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AI on the farm conjures fear, excitement

Commentary: Farmers will accept AI to help improve efficiency, reduce costs and build profit, if they are guaranteed privacy and ownership of their data.

John Hart

January 25, 2024

2 Min Read
tractor technology
Ekkasit919/iStock/Getty Images Plus

In many ways the greatest fear of artificial intelligence or AI lies in the name itself. “Artificial intelligence” conjures up the stuff of sci-fi movies where robots rule the earth and humanity is subservient to them. 

Certainly, that is just the stuff of science fiction. But there are concerns about AI and the impact it will have on each of us as it becomes more prevalent. “Artificial intelligence” is also the latest buzzword in agriculture where many see great promise in using robots, computer vision, and machine learning to better control pests and efficiently manage all aspects of the crop from planting to harvest.  

AI’s proponents say it is just the newest phase of precision agriculture where fertilizers, irrigation, and pesticides are applied only when needed. They say this will lower crop inputs and improve profitability while such technology as driverless tractors and combines will lessen manpower needs. 

Big data will be a big part of AI on the farm which will allow farmers to make decisions based on precise, real-time information to reduce costs and increase productivity. Big data is also a concern with AI in agriculture with ongoing debate on who owns the data a farmer gathers. 

In his Aug. 30, 2023 Zipline column, American Farm Bureau Federation President Zippy Duvall pinpointed the concern about data privacy on the farm. While AI can improve data management on the farm, Duvall remains concerned about data privacy. “No tool should place the sensitive information collected from farms and ranches at risk,” Duvall wrote. 

Data privacy was also top of mind of a panel discussion of AI at the North Carolina Commodity Conference Jan. 11 at the Sheraton Imperial Hotel in Durham. Cranos Williams, platform director for the North Carolina Plant Sciences Initiative at North Carolina State University, made it clear that it must be declared all across the board that the farmer owns the data on their farm, period.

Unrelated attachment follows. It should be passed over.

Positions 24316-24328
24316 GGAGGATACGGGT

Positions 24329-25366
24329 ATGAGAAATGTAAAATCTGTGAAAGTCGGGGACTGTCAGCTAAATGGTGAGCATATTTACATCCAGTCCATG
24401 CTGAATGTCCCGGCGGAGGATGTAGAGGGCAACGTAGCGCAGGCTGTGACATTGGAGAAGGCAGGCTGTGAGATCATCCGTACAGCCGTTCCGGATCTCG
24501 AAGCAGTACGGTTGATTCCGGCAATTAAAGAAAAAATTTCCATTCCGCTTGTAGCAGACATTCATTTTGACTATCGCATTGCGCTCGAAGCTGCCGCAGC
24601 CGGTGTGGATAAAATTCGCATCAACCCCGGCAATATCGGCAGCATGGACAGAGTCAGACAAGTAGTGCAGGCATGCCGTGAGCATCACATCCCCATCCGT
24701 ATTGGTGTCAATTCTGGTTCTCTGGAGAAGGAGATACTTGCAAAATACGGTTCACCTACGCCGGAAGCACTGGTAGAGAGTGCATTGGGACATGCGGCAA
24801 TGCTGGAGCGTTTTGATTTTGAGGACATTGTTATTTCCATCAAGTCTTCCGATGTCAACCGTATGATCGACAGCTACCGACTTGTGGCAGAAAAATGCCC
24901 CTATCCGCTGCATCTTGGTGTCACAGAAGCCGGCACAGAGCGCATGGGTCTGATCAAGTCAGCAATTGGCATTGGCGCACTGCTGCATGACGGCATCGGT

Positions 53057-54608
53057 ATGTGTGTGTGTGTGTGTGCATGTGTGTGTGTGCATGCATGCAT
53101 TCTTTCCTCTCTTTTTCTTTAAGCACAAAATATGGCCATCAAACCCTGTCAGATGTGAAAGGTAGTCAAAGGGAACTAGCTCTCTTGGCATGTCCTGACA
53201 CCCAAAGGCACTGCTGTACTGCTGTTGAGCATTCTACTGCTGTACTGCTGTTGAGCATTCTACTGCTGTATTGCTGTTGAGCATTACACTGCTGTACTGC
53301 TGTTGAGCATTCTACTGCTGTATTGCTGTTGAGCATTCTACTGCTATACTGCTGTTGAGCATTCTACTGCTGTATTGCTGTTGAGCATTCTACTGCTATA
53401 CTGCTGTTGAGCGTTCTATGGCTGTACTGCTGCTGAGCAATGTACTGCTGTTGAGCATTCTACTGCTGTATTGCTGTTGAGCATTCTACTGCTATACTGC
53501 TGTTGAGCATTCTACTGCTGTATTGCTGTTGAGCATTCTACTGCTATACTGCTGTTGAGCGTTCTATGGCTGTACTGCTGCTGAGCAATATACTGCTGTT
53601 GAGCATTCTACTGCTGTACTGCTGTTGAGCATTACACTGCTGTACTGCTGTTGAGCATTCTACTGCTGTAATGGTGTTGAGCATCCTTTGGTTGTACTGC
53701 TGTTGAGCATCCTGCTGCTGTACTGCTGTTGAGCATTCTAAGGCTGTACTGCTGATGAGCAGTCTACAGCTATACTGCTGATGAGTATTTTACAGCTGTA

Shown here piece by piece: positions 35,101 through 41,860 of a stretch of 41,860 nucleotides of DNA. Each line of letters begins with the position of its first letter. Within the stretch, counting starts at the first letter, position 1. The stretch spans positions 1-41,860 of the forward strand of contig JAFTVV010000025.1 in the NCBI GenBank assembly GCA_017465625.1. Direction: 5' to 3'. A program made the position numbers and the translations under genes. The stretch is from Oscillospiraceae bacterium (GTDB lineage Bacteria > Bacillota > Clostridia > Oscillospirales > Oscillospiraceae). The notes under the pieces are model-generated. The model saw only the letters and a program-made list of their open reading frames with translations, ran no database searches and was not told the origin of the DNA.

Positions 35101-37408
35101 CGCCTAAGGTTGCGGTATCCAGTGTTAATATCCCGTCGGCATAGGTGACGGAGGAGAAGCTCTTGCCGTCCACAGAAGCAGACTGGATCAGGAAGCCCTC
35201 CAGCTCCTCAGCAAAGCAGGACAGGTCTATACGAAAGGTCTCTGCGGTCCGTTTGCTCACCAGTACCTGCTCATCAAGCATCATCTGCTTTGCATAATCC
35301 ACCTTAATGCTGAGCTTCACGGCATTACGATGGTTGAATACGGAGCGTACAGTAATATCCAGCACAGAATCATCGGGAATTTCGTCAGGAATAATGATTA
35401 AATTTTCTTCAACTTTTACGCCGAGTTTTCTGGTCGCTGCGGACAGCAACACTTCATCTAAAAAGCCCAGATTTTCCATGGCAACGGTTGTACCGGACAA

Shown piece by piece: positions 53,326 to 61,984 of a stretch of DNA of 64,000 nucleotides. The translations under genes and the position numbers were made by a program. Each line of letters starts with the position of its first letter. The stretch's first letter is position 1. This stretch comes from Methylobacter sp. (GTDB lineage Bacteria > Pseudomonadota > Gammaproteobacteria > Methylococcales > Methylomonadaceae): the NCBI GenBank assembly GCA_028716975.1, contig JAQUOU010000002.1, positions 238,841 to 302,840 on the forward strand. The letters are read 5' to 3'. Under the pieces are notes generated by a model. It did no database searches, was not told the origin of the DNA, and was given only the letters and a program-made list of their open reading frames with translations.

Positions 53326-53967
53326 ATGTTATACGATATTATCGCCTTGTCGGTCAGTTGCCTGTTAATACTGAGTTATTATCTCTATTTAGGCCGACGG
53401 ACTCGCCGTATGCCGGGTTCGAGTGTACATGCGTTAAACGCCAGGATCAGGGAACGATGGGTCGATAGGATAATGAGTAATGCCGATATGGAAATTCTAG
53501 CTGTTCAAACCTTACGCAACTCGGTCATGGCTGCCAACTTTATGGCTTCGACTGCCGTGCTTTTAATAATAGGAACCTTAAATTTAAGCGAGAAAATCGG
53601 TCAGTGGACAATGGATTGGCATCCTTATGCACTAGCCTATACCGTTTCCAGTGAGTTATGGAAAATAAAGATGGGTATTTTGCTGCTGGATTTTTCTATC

“They have the option to opt in, they have the option to opt out at any point in time and that needs to be a standard across the board. I think once that’s done, you get a better understanding of the level of value,” Williams said. 

Farmers will accept AI if they are guaranteed privacy and ownership of their data. They will adapt new technology if it helps them improve efficiency, reduce costs, and build yields and profitability. They will welcome AI if it makes them better, more productive farmers. 

The potential for artificial intelligence on the farm is exciting. One thing is certain, though, the intelligence of farmers is far from “artificial.” The intelligence of farmers is real and profound, and machine learning will never replace the ingenuity and decision-making abilities of farmers who are highly skilled in their calling.  

About the Author(s)

John Hart

Associate Editor, Southeast Farm Press

John Hart is associate editor of Southeast Farm Press, responsible for coverage in the Carolinas and Virginia. He is based in Raleigh, N.C.

Prior to joining Southeast Farm Press, John was director of news services for the American Farm Bureau Federation in Washington, D.C. He also has experience as an energy journalist. For nine years, John was the owner, editor and publisher of The Rice World, a monthly publication serving the U.S. rice industry.  John also worked in public relations for the USA Rice Council in Houston, Texas and the Cotton Board in Memphis, Tenn. He also has experience as a farm and general assignments reporter for the Monroe, La. News-Star.

John is a native of Lake Charles, La. and is a  graduate of the LSU School of Journalism in Baton Rouge.  At LSU, he served on the staff of The Daily Reveille.

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